Table of Contents


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My list of publications is now extracted from HAL.

Research Topics

Although our everyday life and society now depends heavily on communication infrastructures and computation infrastructures, scientists and engineers have always been among the main consumers of computing power. My research targets the management and performance evaluation of large scale distributed computing infrastructures such as clusters, grids, desktop grids, volunteer computing platforms, clouds,… when used for scientific computing. More specifically, I have interest in understanding how to make a better use of these platforms and possibly to extend their applicability to other workload than those for which they are already efficiently used. Although my motivations are quite practical, my work is mostly theoretical but done in connection with practitioners whenever possible in order to keep my modeling assumptions as reasonable as possible.

Scheduling for Distributed Platforms

I study scheduling problems arising on distributed platforms (like computing grids) with a particular emphasis on heterogeneity and multi-user issues, hence some background in game theory.

During my PhD thesis, I initially worked on scheduling and parallel algorithms for dense linear algebra kernels on heterogeneous platforms (IJHPCA01, ParCo02) but my main results have been obtained in the context of steady-state scheduling, i.e., throughput optimization instead of more classical makespan minimization (TPDS03, TPDS04, JPDC05, TPDS05-2) and divisible load scheduling (ParCo03, TPDS05-1). These two models are relaxed versions of more classical scheduling frameworks and allow to easily account for key platform characteristics such as heterogeneity or complex topology while providing efficient practical solutions.

Since then, I have been particularly interested in trying to incorporate a notion of user in such scheduling problems, in particular using classical game theory notions:

Some of this work has been part of the ANR ALPAGE and the ANR DOCCA. It is also the result of my participation to the CloudShare and CloudComputing@home associated teams with Berkeley.

Simulation and Performance Evaluation of Distributed Platforms

Since 2000, I am one of the main developers of the SimGrid project. SimGrid is a simulation toolkit for building simulators of distributed applications (originally designed for scheduling algorithm evaluation purposes). This software is developed in collaboration with Henri Casanova, Martin Quinson and Frédéric Suter.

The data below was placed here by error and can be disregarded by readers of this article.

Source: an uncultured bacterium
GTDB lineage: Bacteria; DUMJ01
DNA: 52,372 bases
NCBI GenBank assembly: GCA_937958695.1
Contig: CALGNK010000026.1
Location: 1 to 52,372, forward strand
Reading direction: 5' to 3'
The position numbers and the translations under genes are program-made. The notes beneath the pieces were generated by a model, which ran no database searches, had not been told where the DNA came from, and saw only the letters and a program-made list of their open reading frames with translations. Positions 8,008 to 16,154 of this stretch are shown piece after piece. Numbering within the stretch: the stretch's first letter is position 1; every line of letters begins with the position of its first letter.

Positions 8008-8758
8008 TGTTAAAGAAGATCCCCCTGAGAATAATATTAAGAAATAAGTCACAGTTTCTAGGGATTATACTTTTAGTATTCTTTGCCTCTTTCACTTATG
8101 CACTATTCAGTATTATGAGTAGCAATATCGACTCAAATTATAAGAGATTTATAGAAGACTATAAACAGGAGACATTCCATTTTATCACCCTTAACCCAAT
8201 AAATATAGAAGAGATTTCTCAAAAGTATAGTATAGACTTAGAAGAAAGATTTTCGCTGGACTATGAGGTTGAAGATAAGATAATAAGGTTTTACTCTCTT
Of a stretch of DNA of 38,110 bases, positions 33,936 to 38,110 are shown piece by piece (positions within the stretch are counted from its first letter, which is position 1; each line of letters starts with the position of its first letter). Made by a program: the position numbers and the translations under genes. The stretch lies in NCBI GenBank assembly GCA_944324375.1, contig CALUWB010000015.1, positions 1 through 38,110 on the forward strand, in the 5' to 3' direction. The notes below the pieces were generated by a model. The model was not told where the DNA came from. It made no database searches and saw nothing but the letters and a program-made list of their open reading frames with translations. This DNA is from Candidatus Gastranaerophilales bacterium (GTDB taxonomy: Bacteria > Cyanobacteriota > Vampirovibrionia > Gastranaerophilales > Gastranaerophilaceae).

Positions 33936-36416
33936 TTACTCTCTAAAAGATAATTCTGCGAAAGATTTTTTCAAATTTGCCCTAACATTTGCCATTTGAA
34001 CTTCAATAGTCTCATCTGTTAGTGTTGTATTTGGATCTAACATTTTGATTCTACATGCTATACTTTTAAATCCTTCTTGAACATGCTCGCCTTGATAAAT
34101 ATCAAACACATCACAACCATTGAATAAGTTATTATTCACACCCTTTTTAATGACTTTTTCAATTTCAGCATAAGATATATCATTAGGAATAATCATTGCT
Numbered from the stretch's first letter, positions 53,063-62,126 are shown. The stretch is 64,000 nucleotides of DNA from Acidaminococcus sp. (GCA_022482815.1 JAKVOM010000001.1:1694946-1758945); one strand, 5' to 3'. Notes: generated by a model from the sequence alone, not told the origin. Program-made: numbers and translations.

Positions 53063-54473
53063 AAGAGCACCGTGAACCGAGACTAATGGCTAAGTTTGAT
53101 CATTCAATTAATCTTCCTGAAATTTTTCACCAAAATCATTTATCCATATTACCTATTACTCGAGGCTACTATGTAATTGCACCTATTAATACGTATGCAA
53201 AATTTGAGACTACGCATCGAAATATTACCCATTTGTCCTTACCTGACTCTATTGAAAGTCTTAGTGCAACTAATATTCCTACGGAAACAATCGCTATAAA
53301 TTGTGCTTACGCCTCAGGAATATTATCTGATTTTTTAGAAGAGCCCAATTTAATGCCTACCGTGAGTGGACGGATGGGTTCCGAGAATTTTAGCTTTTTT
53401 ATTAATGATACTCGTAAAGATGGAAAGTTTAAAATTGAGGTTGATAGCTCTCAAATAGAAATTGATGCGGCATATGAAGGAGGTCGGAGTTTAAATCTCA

The official website is We also have a mailing list for SimGrid users.

We try to provide high-quality software and studying the validity of such simulations is at the heart of a PhD. thesis of Pédro Velho I have co-advised with Jean-François Méhaut. This problematic is also very present in the PhD work of Luka Stanisic whom I co-advise with Jean-François Méhaut.

Since 2009, I have started working with Lucas Schnorr and Jean-Marc Vincent on visualization and trace analysis (Triva, Viva, Paje…).

All this work has been supported by the INRIA through ADTs and ODL and by the ANR USS-SimGrid project and is now supported by the by ANR SONGS project.

Former and Current Students and Collaborators

This list only lists graduate students (Masters and above). I only realized recently I should maintain it so I hope I did not forget anyone.

  • Vinícius Garcia Pinto (PhD from UFRGS, 2015-2016): analysis and visualization of task-based runtime executions.
  • Luka Stanisic (Msc + PhD, 2012-2015): Performance evaluation, modeling and simulation of HPC systems; Experimental methodology and reproducible research.
  • Rafael Tesser (PhD from UFRGS, short visit in 2014 and a full year in 2015-2016): Simulation of CHARM++/AMPI applications
  • Augustin Degomme (Eng. 2012-2015): Simulation/performance prediction of MPI applications
  • Sascha Hunold (Post-doc 2011-2012): Design of Experiments, Reproducible Research, Fair Scheduling of Bag-of-Tasks Applications Using Distributed Lagrangian Optimization
  • Lucas Schnorr (Post-doc 2009-2012): Tracing, observation and visualization of large scale distributed systems.
  • Wagner Kolberg (MSc 2012 from UFRGS): Faithful Modeling of MapReduce Applications
  • Pierre Navarro (Eng. 2010-2012): Improvement of the SimGrid Framework (scalability, robustness, new features, …)
  • Pedro Velho (PhD. 2006-2011): Accurate and Fast Simulations of Large-Scale Distributed Computing Systems
  • Lionel Eyraud-Dubois (Post-doc 2007): Automatically Building Sound Network Representations
  • Rémi Bertin (PhD 2007-2009, interrupted): Collaboration Mechanisms in Peer-to-Peer and Collaborative Computing Systems
  • Bruno Donassolo (MSc 2007-2009): Design and Implementation of a Scalable Scheduler for the SimGrid Project; Study of Non-Cooperative Optimization in Volunteer Computing Systems.
  • Rémi Vannier (MSc 2006): Proportionnally Fair and Distributed Scheduling of Multiple Bag-Of-Task Applications
  • Darina Dimitrova (MSc 2006): Application-level Network Topology Discovery in Grid Computing Platforms